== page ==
Prevent varnishing by choosing the right turbine oil

The formation of varnish is a common problem for turbine operators. Varnish is difficult to remove and is seen as a silent machine killer that gradually deteriorates the performance of installations. The choice of the right turbine oil is the most efficient way to fight varnish formation.
To understand which turbine oils can prevent varnishing, you must understand the characteristics of varnish and how it is formed.

What is varnishing?

Varnish is often used as a catchall term for undesired oil deposits. More specifically it refers to the hard, insoluble organic residue that is formed in contaminated oil. Different from sludge, varnish cannot be easily wiped off from machine components. Varnishing is initiated at so-called hot spots such as the implosion of air bubbles, sparks that discharge and high thermal loadings.

There are different elements that trigger the formation of varnish:

  • Contamination of the oil by internal or external sources
  • Thermal degradation, taking place at high temperatures (>300°C)
  • Oxidation

The different stages in varnish formation

The formation of varnish is the result of a series of chemical reactions. The higher the temperature, the faster the degradation.

  1. Oxidation: Free radicals, acids and other pollutants are formed in the oil. In this stage the building blocks of varnish are formed.
  2. Polymerization: The by-products of oxidation react with other contaminants, forming longer chain molecules. These highly polar molecules have a low solubility in turbine oil.
  3. Solvency: Oils with a low solvency cannot hold the formation of varnish producing molecules.
  4. Precipitation: If the fluid’s solvency is low there is a drop-out of varnish deposits.
  5. Agglomeration: The formation of deposits begins small (<0,05 micron) but agglomerates on the surface.
  6. Varnish formation: Once started, the formation of varnish is unstoppable. The cool zones with low flow are mostly affected. What begins as a thin film of lacquer on metal surfaces eventually forms an insoluble product.

How Turbine oils prevent varnishing

Q8 Volta and Q8 Volta EP

Turbine oils with Group III base oil, like the Q8 Volta– and Q8 Volta EP-range, have increased oxidation stability, preventing varnish formation. They are the perfect lubricants to protect clean oils from undesired deposit formation. These lubricants are suited for high temperature operation conditions and ensure an extra-long life.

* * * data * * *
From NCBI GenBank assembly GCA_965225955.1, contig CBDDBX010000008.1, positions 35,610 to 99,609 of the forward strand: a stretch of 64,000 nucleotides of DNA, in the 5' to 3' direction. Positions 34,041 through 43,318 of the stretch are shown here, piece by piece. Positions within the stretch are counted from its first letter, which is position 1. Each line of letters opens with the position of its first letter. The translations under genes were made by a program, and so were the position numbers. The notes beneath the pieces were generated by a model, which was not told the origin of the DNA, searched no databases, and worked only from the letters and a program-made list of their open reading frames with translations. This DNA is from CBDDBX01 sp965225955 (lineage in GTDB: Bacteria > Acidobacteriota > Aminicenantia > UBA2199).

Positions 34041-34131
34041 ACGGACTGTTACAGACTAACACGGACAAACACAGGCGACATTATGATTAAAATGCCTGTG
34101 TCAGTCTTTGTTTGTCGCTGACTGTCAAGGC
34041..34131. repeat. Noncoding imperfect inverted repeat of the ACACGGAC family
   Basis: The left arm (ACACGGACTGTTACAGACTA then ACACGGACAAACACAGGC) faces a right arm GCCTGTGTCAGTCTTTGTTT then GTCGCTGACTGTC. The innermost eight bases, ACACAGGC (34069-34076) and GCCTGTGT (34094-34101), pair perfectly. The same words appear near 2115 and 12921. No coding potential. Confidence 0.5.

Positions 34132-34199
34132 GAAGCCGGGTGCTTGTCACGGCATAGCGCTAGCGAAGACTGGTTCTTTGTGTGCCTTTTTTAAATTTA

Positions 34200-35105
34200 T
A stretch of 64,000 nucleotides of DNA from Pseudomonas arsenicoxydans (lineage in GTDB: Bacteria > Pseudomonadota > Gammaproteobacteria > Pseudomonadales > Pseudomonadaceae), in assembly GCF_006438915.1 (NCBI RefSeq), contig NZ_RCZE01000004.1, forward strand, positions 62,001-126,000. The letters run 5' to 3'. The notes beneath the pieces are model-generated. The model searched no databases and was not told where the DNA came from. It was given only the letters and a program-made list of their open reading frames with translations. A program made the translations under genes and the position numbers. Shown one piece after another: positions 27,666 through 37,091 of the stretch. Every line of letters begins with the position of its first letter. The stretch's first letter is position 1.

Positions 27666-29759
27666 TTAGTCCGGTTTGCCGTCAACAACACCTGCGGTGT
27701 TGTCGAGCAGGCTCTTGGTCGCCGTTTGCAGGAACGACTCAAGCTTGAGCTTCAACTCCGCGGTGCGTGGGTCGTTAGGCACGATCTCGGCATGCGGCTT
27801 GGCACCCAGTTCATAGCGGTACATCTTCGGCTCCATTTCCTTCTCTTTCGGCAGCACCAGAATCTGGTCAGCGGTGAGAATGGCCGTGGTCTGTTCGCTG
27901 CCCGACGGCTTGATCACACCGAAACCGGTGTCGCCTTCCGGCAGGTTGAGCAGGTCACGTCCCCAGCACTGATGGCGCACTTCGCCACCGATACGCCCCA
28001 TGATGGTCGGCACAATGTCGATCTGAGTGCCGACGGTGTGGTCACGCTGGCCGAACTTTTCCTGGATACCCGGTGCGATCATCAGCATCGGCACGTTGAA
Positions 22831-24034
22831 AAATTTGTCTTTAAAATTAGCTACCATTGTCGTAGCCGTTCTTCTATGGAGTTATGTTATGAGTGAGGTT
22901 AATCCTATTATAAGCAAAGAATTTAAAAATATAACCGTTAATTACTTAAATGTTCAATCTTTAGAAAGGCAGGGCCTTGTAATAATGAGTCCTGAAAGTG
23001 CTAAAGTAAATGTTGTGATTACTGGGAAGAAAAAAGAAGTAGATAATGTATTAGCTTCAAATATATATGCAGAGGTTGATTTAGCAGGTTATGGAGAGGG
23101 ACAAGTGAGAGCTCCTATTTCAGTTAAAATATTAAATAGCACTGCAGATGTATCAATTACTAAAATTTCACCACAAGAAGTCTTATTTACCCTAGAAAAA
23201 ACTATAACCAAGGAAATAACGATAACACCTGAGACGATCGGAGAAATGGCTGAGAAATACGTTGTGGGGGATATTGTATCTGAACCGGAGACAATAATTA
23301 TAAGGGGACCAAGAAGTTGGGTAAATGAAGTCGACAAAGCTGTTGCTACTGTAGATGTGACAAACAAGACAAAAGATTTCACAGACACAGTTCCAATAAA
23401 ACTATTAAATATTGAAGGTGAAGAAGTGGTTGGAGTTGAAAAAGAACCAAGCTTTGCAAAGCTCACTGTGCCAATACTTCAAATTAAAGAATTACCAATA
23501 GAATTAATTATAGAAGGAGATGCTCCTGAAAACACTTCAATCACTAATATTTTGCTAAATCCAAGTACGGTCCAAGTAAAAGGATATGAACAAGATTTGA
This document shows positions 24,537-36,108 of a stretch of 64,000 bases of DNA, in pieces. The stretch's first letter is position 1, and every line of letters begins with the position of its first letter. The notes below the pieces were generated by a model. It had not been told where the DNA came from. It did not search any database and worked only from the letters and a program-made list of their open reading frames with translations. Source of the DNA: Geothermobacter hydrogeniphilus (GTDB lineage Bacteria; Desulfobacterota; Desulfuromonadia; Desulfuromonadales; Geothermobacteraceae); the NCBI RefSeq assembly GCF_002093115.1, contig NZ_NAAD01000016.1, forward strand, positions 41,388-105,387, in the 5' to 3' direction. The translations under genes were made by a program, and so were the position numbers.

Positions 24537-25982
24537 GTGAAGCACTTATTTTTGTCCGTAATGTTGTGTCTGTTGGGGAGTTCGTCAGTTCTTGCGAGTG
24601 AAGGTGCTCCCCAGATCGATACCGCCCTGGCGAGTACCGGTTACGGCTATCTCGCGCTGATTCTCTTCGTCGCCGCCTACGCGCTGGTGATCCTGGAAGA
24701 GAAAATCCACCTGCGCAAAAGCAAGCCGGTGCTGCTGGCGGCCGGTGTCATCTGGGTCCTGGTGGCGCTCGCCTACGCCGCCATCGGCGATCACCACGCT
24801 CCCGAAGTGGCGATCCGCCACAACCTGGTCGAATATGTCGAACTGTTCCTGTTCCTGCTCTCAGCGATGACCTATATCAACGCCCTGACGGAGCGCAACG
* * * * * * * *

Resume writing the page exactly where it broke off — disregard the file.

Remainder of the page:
Q8 van Gogh and Q8 van Gogh EP

The Q8 van Gogh– and Q8 van Gogh EP-range contains a mix of Group I- and Group II base oils. They combine the best of both worlds:

  • Turbine oils with a part Group II base oils offer enhanced oxidation stability.
  • Turbine oils with a part Group I base oil have an excellent solvency to prevent further varnish formation. These products guarantee a reliable performance and solve problems in environments where oxidation has already started.

The pictures below show the results of an oil ageing test of the Q8 Volta EP 46 and the Q8 van Gogh EP 46 compared with competitor references.

Slight varnishing

Extreme varnishing

Slight varnishing
Competitor Reference
Varnishing
Q8 Volta EP 46
Varnishing
Q8 Van Gogh EP 46
Extreme varnishing
Competitor Reference

Which turbine oil do you need for your turbine installation?

Depending on the fluid condition and the operation conditions of your turbine systems Q8Oils offers different turbine oils to prevent varnishing.

In clean environments with a minimal deposit grade, the Q8 Volta oils are the perfect solution to protect turbines against varnishing. Tests have proved that the Q8 Volta oils show an extended oil life and an increased oxidation stability. The Q8 Volta range is an excellent turbine oil for new combined cycle turbine technology as well as existing clean turbine plants.

Q8 van Gogh oils have an increased deposit solubility and superior water separation properties while improving the stability and cleanliness of your turbine.

Both these oils are ideally suited to combined cycle gas turbines (CCGT), where one oil can be used allowing both turbines to run in tandem.

Joris van der List

From our expert Joris van der List

After working 8 years in the Q8Research institute in Rotterdam, Joris van der List joined Q8Oils in 2011. Next to being Technical Sales Manager, he is expert in the Energy segment and has a background in mechanical engineering.

Ask Joris van der List


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